Can you identify with this?
Have you had a time when, maybe in anger, you really “unloaded” on someone, and while you were doing it, it was almost as if you were watching yourself talk? You were there, and you were doing the talking, but it also felt a little as if you were watching yourself at the same time. You might have been thinking “Why am I doing this?” or “This isn’t right,” etc. Maybe it wasn’t in anger, but the feeling of part of me watching myself and part of me acting out was there.
Emotions Welling Up
Do you ever feel as if some emotion just wells up inside of you like it has a life of its own? It may feel like a balloon being inflated in your chest that is filled with something like hurt, condemnation, depression, addiction, or anger. It may even be triggered by something small, too small for that strong of a reaction. But no matter what you do – pray, or make a choice to stop or calm down – it doesn’t happen.
Different Parts of Me
Or do you see two different parts of yourself at different times? Maybe one part is strong, confident, and may not care who it hurts as long as it gets its way. But another part may be very sensitive, compliant, maybe insecure, and easily hurt. Or part of you may love the Lord with all your heart and desire to serve Him with all of your strength. But another part may be in rebellion, full of bitterness, be destructive, love sin, and be full of unforgiveness, etc. The ways this kind of double-mindedness can happen are endless.
Containers in the Soul
What is described above is real. Understanding it can make the difference between getting rid of seemingly unsolvable struggles and emotional pain and spending a lifetime battling this internal war.
What I am describing are actually containers in our soul that hold problems like:
- Internal emotional struggles and anxieties
- Troubling behavioral patterns
- Addictions – drug, alcohol, sexual, etc..
- Mental disorders
Healing these “containers” can be the key to finding freedom from a lifetime of inner pain and behaviors that are difficult to control.
Let’s look at your soul as if it were a balloon. Like a balloon, our souls can be filled with pressure. The pressure can become more than we’re designed to handle. And if something doesn’t change, we will “pop” or “break.”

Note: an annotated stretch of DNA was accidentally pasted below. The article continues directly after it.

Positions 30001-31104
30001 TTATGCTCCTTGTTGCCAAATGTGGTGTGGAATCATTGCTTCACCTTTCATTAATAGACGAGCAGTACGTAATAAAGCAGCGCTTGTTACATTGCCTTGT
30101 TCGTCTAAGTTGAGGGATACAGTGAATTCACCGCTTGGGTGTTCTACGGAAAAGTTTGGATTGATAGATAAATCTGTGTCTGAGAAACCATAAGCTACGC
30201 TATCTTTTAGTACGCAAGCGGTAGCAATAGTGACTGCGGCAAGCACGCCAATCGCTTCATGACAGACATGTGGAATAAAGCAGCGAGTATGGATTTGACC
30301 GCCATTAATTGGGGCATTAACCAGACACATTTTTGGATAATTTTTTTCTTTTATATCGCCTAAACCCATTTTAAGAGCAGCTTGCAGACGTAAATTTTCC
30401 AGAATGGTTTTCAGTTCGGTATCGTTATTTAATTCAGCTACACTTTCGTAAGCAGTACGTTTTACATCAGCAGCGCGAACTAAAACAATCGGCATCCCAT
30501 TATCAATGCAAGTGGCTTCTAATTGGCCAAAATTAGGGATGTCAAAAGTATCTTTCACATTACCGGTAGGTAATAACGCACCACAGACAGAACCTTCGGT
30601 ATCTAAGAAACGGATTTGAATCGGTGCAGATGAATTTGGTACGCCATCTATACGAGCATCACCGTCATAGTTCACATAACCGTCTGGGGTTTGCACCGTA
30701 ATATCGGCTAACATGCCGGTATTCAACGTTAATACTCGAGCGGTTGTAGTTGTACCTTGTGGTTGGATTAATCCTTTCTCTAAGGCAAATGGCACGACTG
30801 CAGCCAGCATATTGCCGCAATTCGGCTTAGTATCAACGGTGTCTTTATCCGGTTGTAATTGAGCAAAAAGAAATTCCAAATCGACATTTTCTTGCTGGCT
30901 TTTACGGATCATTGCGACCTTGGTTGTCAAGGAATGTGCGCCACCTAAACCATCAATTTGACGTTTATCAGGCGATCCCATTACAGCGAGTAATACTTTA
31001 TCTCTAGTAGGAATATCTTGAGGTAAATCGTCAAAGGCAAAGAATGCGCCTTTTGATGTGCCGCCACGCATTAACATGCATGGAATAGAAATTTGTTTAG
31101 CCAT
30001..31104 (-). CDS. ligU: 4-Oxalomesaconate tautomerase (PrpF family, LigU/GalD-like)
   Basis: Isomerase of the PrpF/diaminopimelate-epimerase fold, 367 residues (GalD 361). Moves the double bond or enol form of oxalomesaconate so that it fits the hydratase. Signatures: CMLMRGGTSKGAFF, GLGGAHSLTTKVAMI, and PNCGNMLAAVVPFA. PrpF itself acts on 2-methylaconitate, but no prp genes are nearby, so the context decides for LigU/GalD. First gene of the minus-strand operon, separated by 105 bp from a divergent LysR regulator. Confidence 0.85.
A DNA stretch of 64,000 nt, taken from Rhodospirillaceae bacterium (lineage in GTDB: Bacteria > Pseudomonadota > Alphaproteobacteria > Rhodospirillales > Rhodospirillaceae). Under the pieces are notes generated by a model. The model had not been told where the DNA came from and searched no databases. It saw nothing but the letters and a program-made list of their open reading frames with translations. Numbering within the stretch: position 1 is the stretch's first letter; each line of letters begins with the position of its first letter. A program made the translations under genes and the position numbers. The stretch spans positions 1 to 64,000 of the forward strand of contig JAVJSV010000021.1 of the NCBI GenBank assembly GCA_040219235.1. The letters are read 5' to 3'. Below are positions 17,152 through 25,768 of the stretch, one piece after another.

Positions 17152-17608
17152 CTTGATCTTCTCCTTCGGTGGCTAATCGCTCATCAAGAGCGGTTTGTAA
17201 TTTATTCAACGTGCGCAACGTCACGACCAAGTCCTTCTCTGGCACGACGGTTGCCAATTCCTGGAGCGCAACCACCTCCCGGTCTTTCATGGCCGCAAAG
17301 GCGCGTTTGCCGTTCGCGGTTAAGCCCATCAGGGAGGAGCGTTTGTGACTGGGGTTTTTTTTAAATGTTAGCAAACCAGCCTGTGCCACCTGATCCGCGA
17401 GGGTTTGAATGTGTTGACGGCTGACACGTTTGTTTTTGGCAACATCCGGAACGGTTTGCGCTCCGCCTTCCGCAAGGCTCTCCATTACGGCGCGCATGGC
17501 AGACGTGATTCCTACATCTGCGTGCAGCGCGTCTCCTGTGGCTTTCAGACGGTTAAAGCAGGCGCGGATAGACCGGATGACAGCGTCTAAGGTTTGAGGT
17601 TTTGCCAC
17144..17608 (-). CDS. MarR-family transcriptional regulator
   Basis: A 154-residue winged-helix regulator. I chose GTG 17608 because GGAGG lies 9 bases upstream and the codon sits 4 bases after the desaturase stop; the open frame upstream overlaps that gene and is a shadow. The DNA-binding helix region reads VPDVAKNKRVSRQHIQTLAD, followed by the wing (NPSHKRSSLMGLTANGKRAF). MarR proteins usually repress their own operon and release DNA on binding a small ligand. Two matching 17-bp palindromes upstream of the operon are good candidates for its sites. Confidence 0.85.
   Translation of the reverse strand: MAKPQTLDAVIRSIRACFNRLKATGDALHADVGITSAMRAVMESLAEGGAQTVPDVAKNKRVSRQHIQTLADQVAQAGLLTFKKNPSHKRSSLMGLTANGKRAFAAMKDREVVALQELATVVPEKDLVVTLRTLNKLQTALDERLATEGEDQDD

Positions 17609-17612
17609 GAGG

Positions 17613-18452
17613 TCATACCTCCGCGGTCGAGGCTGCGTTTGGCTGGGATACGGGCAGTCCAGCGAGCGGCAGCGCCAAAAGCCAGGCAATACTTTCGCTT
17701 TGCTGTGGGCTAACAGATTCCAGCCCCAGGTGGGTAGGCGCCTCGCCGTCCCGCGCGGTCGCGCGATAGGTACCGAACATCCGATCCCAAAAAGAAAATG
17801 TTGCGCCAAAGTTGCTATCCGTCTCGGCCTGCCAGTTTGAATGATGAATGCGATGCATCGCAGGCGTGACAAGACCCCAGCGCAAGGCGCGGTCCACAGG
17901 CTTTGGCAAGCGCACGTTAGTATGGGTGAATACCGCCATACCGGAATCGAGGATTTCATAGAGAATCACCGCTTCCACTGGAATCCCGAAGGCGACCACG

Have you ever seen a balloon with a weak place on its surface? As the balloon is blown up, that weak spot swells outwardly more than the rest of the balloon. If the pressure gets too high, it will pop.
Think of the little blister on the balloon as the place where the pressure and stress is getting too high. It may be from a difficult childhood, parents not loving well, social struggles, abuse, molestation, or a combination of things like these. However, instead of popping, our souls can literally break. But, when the soul breaks, we don’t realize it.
This breaking is part of God’s design for your soul. The medical world calls it a coping mechanism. God calls it a “broken heart.” (Isaiah 61:1) What this literally means is that our souls are capable of breaking into separate living parts.
These broken parts are actually separate personalities. In the medical community they are called “alternate
personalities.” We prefer to call them “broken parts” or “fragments” because scripture describes this like a clay pot that has been dropped and broken into pieces.
Broken parts usually stay buried in our subconscious minds, but you still feel their impact. They are part of you and a separate personality at the same time. They have emotions, behaviors, and a will, all used to deal with the emotions and stress that caused them to break off.
Let’s say a part broke off because a father made his son feel rejected, never good enough, and unloved for who he was. Especially at a young age, a child doesn’t understand that dad is carrying his own problems. The rejection just hurts, confuses him, and may make him believe that he will never be good enough.